Member Spotlight: Ana Rodney & MOMCares
4 December 2019 - Sarah Kim

 

IHB member Ana Rodney has been a tireless advocate for mothers of color in Baltimore. A doula, author, yoga master, Reiki instructor and mother, Ana founded the Rising Mama brand and the postpartum doula program MOMCares. She is also community organizer for B’More for Healthy Babies.

Recently, Ana became one of Open Society Institute Baltimore’s ten 2019 Community Fellows! Each fellow receives $60,000 over 18 months for their initiatives. We can’t wait to see what Ana does with this opportunity to grow and scale MOMCares.

Ana nearly lost her life giving birth to her son Aiden. Having been a doula for nine years before her pregnancy, she knew that she was not being given the treatment she needed. 

“There were certain things I expected from the medical community that I didn’t get. Choices that I knew I had that no one let me know I had,” she says. 

Around the time of Aiden’s birth, Ana’s older sister also passed away after giving birth due to a minor complication with her gallbladder that developed during her pregnancy. 

African American women are about three times more likely than white women to die from pregnancy-related complications. All too often, these deaths are preventable. Factors like better health care, communication, support from doctors, and access to stable housing and transportation can all make the difference between life and death. 

Shortly after her pregnancy, Ana began building MOMCares  — a postpartum doula program that offers self-care workshops to mothers of color, with a focus on black mothers. 

“This is a deeply personal issue for me that keeps me moving forward,” Ana says. “This is something that I needed as part of my life’s work and part of my life’s purpose, which is to #correctthecrisis.” 

Before Ana became a member of Impact Hub in 2017, MOMCares was a one-woman operation. Her headquarters were at home, and she did all of her work on her laptop using Wi-Fi from her phone. Funding came primarily from the little personal savings she had. Now she has a small but growing team: 10 active volunteers and a volunteer coordinator, a research associate, a program manager, a childcare consultant, and two interns. The team has become self-sufficient to the point where Ana can work full-time at B’More for Healthy Babies as its community organizer. She says that taking on another job compelled her to share the load of MOMCares.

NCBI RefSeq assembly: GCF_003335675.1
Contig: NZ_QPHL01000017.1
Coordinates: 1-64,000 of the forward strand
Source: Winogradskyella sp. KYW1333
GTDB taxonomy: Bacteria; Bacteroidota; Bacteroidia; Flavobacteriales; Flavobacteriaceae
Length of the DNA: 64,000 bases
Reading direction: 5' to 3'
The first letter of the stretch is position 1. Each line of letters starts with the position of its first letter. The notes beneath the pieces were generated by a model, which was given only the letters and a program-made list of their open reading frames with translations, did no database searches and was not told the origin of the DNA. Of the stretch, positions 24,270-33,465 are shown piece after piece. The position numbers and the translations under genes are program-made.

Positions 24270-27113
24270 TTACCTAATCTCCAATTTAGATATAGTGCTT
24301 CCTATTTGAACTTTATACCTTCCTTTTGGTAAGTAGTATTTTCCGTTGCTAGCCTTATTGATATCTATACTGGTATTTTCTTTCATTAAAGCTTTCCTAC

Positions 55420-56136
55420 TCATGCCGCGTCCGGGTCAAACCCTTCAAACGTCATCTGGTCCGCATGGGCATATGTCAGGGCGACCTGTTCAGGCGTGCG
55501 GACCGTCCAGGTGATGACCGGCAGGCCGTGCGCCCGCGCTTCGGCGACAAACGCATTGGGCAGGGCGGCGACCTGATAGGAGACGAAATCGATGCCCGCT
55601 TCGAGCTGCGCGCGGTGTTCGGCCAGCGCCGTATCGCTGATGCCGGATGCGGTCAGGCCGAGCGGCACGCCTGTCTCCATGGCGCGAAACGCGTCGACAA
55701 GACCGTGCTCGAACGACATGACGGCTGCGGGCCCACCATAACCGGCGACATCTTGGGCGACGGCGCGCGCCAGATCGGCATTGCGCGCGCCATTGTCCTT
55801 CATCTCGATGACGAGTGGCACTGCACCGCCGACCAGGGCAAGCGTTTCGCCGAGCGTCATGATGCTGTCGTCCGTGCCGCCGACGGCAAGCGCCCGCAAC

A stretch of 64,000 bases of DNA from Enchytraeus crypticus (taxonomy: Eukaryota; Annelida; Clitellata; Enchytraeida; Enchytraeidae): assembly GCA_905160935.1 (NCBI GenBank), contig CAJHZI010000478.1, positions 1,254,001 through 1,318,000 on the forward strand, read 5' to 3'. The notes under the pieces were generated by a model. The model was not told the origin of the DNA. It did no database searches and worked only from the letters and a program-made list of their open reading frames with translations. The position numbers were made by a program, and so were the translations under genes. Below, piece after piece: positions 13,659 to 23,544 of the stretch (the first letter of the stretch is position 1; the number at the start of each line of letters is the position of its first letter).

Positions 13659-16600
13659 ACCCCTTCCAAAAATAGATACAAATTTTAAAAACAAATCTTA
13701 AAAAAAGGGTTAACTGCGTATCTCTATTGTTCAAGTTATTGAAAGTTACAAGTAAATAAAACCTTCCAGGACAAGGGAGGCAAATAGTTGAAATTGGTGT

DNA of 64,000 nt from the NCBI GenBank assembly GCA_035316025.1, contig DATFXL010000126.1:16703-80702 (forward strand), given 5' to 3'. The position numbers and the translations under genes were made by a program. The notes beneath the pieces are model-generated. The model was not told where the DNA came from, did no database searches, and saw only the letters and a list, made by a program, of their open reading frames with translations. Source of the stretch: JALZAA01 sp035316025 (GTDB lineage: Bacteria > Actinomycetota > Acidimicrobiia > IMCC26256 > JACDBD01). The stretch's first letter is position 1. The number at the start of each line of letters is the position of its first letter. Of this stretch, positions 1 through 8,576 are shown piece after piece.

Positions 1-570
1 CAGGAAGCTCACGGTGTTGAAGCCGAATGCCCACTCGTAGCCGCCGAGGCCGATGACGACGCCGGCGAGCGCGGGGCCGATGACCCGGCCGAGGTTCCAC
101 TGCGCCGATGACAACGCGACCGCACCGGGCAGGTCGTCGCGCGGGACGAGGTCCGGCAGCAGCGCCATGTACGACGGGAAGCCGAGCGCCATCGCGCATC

“I had to recognize that there are people who want to do the work with me that want to support the work that are just as capable and invested in the work as I am,” she says. “Becoming part of a team has allowed me to step fully into my Executive Director role.”

Through Impact Hub, Ana made many of her most transformative connections. She’s hosted healing circles for mothers all over the city, some of whom she continues to support to this day. While hosting a Skillshare on black women and the superwoman complex in February 2018, she met someone who invited her to join the Maryland Breastfeeding Coalition, connecting her with other medical professionals and birth workers across the state. Ana was also chosen for Impact Hub’s inaugural Courageous cohort, which she says widened her circle of creative and innovative entrepreneurs. 

“I don’t know whether those types of interactions would have been as easily accessible had I not been connected to Impact Hub,” she says. “Impact Hub connects me to colleagues, it connects me to other thought partners and potential program partners…to a portion of the public that may not think or feel like they had access before. Those are the types of relationships that MOMCares thrives off of.”